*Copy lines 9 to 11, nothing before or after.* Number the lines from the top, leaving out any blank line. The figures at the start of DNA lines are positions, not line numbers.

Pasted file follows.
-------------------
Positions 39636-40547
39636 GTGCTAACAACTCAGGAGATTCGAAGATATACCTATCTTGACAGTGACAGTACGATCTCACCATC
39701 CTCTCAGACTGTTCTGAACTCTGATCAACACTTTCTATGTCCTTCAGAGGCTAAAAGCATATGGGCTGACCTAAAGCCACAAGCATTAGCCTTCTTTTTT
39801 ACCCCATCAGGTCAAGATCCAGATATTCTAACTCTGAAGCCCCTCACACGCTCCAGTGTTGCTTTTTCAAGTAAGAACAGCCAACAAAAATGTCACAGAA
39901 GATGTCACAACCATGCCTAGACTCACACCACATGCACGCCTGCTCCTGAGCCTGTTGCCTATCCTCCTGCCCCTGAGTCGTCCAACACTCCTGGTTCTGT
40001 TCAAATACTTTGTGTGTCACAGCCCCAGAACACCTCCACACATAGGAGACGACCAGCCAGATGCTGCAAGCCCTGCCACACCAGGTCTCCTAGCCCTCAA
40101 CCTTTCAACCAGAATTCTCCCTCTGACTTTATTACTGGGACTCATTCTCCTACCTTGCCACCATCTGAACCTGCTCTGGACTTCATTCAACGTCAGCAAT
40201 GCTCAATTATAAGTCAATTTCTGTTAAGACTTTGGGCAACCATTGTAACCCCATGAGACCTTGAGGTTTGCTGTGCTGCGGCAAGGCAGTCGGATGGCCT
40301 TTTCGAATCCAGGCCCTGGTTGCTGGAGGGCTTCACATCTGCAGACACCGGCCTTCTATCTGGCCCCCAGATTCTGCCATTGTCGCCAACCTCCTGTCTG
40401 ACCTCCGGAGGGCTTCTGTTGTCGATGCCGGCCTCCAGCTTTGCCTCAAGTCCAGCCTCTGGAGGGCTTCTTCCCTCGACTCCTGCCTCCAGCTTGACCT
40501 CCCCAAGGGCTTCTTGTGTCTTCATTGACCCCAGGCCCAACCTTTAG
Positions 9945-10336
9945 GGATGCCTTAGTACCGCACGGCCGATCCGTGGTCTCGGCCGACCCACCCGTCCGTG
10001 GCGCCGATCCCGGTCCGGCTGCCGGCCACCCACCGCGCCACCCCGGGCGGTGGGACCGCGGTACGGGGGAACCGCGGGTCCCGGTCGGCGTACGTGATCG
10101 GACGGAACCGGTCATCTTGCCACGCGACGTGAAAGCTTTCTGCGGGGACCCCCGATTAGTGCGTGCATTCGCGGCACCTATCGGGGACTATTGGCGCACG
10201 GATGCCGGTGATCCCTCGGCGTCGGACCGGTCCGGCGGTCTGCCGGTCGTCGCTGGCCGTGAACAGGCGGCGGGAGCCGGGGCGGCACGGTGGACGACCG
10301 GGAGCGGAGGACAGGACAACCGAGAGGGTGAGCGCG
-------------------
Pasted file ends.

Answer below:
40301 TTTCGAATCCAGGCCCTGGTTGCTGGAGGGCTTCACATCTGCAGACACCGGCCTTCTATCTGGCCCCCAGATTCTGCCATTGTCGCCAACCTCCTGTCTG
40401 ACCTCCGGAGGGCTTCTGTTGTCGATGCCGGCCTCCAGCTTTGCCTCAAGTCCAGCCTCTGGAGGGCTTCTTCCCTCGACTCCTGCCTCCAGCTTGACCT
40501 CCCCAAGGGCTTCTTGTGTCTTCATTGACCCCAGGCCCAACCTTTAG